Hold onto your heart.
Or maybe you’ll just want to say, “Awww” like I did.
My heart is holding onto a joy I can’t quite explain. It wasn’t earned, but given. A complete surprise.
My day started with disappointment. My wife is in the hospital after an emergency gall bladder surgery. That was yesterday. Today she was supposed to come home.
But she didn’t. New medical issues came up that had to be resolved. I visited her in the late morning, then decided to get outside, for a drive or a walk. I did both.
I ended up at a local dam, above a reservoir. I had discovered this place on my “Covid sucks, I gotta get out of the house” drives. The dam rises above a beautiful expanse of water, surrounded by a Connecticut forest, of pines, maples and oaks, with some white birch and beech trees growing in the mix. The top of the dam is a flattened, gravel strewn walkway wide enough for five people to walk side-by-side. But there was only me today. Half way across and strolling toward me came two people, each leashed to a dog. They appeared to be, like me, of retirement age. We stopped to comment about the weather ( a beautiful, sunny 71 degrees). I took the opportunity to ask them about a trail I had seen on other trips to the dam; a path that extended beyond the dam top into the woods.
“Do you, by any chance, know where that leads and how far it extends? I asked eagerly. Neither one knew, but the gentleman expressed a desire to find out “One day.” We all nodded, followed by, “Enjoy your day.” and walked in opposite directions- them toward the parking lot; me toward the experience of a new trail.
I don’t walk fast; needing the use of forearm crutches. I do keep up a steady pace. I was wearing too many layers and my bra was already soaked with sweat. I watched my footing, intermittently gazing at the water in the distance below. The gravel soon gave way to soil, strewn with dead leaf fragments and some tree roots. The tall forest canopy rose on either side of the trail, blocking out the sun and the view of the beautiful blue lake. The air was alive with the odors of the earth reclaiming old leaves and fallen trees. In only fifteen minutes the trail opened onto a field with a second dam, but no water. My mind conjured this as an overflow area protecting something unseen beyond it.
The more I walked the more I let go of the worry I’d been carrying for the past thirty- six hours. It felt like I’d been holding my breath for all that time. Now I was able to take a big, deep restorative breath. Barb was in the hands of competent aides, nurses and doctors- her angels.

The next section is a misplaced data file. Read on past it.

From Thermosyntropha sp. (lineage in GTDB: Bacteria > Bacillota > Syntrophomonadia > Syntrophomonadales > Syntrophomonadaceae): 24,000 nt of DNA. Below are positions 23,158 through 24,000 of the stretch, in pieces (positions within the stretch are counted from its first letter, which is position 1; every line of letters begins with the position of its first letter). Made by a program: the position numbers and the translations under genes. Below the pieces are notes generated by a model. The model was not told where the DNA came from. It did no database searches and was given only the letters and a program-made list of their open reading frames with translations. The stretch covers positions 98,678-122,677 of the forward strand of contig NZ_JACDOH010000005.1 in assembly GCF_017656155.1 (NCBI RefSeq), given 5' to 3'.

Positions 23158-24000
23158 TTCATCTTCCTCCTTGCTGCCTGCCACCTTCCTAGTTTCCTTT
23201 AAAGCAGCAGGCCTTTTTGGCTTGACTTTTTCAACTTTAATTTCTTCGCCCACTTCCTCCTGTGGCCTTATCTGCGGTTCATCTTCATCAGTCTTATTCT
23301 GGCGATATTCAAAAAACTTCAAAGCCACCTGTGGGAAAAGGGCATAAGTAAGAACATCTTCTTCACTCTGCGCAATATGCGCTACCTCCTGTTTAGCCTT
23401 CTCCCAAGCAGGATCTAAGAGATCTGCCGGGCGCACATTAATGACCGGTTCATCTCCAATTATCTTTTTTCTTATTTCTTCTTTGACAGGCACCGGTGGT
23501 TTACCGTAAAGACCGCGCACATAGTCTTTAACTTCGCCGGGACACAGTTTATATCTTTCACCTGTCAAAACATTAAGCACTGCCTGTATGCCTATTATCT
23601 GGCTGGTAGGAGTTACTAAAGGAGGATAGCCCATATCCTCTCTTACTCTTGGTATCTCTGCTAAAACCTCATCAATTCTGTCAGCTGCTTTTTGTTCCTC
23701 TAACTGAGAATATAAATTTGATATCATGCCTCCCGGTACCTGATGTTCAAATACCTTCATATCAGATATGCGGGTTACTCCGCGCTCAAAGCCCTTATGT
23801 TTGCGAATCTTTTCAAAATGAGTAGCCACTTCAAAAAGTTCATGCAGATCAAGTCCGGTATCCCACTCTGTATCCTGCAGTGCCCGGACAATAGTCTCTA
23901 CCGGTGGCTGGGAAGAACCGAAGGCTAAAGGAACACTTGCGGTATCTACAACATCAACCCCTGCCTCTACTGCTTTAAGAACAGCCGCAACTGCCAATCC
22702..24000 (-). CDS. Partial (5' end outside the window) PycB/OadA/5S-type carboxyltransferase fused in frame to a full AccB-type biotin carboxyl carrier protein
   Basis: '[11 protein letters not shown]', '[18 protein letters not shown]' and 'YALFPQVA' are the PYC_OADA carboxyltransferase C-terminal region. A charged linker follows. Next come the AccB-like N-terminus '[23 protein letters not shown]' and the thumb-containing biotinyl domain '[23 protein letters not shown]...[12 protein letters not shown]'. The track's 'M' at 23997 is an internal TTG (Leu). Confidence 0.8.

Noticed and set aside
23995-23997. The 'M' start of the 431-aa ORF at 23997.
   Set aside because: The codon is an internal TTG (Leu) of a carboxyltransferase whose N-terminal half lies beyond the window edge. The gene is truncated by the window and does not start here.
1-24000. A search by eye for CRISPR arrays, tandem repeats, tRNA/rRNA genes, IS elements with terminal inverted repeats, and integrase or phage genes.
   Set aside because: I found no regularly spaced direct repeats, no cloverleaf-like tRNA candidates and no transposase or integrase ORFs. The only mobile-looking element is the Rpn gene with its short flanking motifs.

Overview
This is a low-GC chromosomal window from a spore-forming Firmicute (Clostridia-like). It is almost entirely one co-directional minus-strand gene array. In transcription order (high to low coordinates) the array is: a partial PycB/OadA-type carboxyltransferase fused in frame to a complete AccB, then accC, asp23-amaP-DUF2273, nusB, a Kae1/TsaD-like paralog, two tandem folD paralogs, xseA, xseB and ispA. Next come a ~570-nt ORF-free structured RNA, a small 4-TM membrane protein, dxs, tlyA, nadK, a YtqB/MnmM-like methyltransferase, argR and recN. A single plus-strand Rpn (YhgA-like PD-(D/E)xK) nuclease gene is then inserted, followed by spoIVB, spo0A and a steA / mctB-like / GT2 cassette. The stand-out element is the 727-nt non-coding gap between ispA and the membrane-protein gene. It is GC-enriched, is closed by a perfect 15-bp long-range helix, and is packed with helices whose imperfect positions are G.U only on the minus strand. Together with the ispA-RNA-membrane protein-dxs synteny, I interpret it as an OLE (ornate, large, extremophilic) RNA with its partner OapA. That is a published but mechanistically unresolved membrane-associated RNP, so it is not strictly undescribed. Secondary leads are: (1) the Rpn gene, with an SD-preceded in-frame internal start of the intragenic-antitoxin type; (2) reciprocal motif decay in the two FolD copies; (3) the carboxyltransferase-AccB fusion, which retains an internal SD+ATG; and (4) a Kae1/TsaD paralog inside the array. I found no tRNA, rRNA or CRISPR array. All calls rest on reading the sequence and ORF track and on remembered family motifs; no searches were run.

I concentrated on the task at hand. It took considerable effort for me to scramble up the rocks that formed the embankment. Carefully placing and, sometimes, dragging my crutches, I got to the top of this new dam. Once there, I saw nothing but more forest on the other side. Okay. I walked atop the length of this new earthen dyke. It sloped down until it met the flat field of the trail I’d come in on. This was good enough for me. I stopped to record the babbling of a small brook in the woods. Its gurgling had caught my attention. Satisfied with my outing, I headed back to the first dam and the parking lot.
As I approached my car, I saw another parked next to mine, with the passenger side door open, two people inside. It was the same people I’d seen with the dogs. But that was close to an hour ago! I had been gone exactly 57 minutes, according to the timer I’d set on my watch when I started out. The grey haired woman nodded toward me, then spoke.
“We’ve been waiting for you. Actually, waiting to make sure you made it back okay.”
I was dumbfounded. They had waited all that time, to make sure I was okay? I didn’t even know them.
Her husband explained that when they saw I was using crutches, was alone, didn’t know the trail (neither did they) and no-one else was out there…well, they figured they should wait around to make sure that I came back.
Holy Cow! A warmth spread through my heart. Awww. Who does that?
“I don’t know what to say. That was so very kind of you.” I was humbled by this kindness.
At the same time, my heart was beating and expanding out of my chest, kinda like you’d see in a cartoon character. Thump, thump, thump. I wanted to shout, “Hey everybody, look at these two. Look at what they did… for me.”
“Really, I can’t thank you enough.”
Nancy and John introduced themselves. I learned that they have lived in the area for about ten years. Like me, they often take drives to relieve the monotony of Covid’s restrictions. Sometimes they end up at this dam and do the short walk across the top and back.
For today, they are my angels. Two people who took it upon themselves to make sure that a stranger was safe. I don’t know their politics. It doesn’t matter. We talked about the weather and the unbridled beauty of the area. And they waited 57 minutes to make sure I was safe. Yep.Their compassion and concern touched me. In a world that often seems focused on the negatives, Nancy and John are angels. In disguise, maybe, but angels, none the less!
After two hard days dealing with the hospitalization of a loved one, this was truly a Godsend. That’s what angels are, right?